Government moves for legal limit on number of ministerial advisers

 

THE Government yesterday moved to limit legally the number of special adviser' for senior and junior ministers.

Announcing the restriction the Minister of State for Finance, Mr Hugh Coveney, said that during the Committee Stage debate on the Public Service Management Bill some speakers had complained that under the present Government, there had beer an unprecedented proliferation of "external" ministerial advisers.

"Although I made it clear this view was unfounded and that the system had built into it safeguards against overmanning and overpayment, I was left with a feeling that members felt some statutory limitation was called for."

He was proposing the putting into statutory form the limitations which the

Government had put into place on coming into office.

In general, there would be a restriction on the number of advisers to two to each Minister and one to each Minister of State. "Exceptions are made to this limit in the case of the Taoiseach, the Tanaiste and any other minister who may be the leader of a party."

This was because the Taoiseach's concerns spanned the entire, gamut, of governmental activity and in a coalition government, the Tanaiste and any other party leader would have similar wide concerns with activities outside his or her narrower departmental area, Mr Coveney said.

A Minister of State permitted to attend Government meetings on a regular basis such as Chief Whip, Mr Jim Higgins, or Mr Pat Rabbitte (DL) - would be treated in the same way as a full minister.

Mr Dick Roche (FE) argued that the role of advisers should not be given statutory respectability in the Bill. The Oireachtas did not have sufficient control over this growth area. There had been an enormous expansion in the number of advisers, programme managers and consultants in the public service area.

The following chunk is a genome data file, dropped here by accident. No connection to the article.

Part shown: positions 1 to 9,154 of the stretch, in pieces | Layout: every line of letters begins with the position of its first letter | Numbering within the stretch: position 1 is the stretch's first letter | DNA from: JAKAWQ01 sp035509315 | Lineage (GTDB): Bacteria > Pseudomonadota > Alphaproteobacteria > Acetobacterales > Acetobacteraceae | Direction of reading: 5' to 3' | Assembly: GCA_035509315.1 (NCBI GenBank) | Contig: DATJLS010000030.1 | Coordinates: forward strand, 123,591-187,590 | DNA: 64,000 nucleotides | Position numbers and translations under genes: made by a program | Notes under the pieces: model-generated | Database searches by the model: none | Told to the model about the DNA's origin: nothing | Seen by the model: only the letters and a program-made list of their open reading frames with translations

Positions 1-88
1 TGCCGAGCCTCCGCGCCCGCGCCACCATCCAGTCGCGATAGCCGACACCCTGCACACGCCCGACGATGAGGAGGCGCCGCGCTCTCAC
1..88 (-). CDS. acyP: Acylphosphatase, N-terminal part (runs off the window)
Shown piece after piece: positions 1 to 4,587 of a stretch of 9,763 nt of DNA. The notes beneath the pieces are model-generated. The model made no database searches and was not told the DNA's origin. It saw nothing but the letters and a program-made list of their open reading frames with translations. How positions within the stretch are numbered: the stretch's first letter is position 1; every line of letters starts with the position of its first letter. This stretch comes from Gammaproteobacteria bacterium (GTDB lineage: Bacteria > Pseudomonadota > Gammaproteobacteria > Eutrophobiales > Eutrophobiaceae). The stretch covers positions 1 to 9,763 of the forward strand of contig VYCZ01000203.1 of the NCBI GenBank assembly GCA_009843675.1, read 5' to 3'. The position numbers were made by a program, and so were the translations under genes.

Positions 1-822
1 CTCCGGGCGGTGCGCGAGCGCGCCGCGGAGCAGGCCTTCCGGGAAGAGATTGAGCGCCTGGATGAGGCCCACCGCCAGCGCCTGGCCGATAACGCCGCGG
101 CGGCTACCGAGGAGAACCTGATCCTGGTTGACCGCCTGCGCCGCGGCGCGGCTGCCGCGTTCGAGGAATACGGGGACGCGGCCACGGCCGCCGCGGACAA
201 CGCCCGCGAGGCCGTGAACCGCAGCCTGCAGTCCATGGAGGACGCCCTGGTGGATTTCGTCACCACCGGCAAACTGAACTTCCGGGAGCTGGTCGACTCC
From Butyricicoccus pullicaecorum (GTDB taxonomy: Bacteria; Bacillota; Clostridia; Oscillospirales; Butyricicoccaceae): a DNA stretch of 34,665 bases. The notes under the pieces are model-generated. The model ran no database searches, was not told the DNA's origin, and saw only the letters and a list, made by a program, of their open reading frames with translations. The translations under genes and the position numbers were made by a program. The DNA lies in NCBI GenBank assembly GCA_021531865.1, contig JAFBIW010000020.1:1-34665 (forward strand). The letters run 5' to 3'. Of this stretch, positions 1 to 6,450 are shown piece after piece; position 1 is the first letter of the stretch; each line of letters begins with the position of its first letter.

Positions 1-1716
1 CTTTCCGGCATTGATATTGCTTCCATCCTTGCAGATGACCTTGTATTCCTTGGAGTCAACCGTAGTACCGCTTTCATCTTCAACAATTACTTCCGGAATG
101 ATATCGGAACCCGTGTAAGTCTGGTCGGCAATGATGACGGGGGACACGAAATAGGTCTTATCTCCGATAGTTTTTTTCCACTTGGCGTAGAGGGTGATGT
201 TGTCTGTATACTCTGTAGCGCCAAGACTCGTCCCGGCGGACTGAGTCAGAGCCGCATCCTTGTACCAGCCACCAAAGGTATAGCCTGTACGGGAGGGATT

This had resulted in a staggering rise in costs. For example, £34 million had been spent on consultants in 1995-96. Saying this was an addition to the cost of advisers, Mr Roche asked. "In the name of God, what are our public service doing?"

Even under the new arrangements proposed by the Minister, the costs of advisers could rise significantly.

"We are writing a blank cheque for future administrations." Contracts could be given which would have to be bought out, he warned.

Independent senators Mr Joe O'Toole and Prof Joe Lee proposed a maximum ceiling of 100 for such appointments.

Prof Lee thanked the Minister for responding to the anxieties which had previously been voiced on the issue, but he cautioned that the exemptions provided for would not prevent any number of advisers being launched into orbit under the legislation.

The Government Chief Whip, Mr Paddy Bourke (FG), said the ministerial amendment would put in place the necessary controls.

Mr Coveney told the House that the number of advisers and programme managers currently stood at 55. The danger of setting a cap of 100 was that this could become the norm and this was something he felt should be avoided.

The amendment was agreed.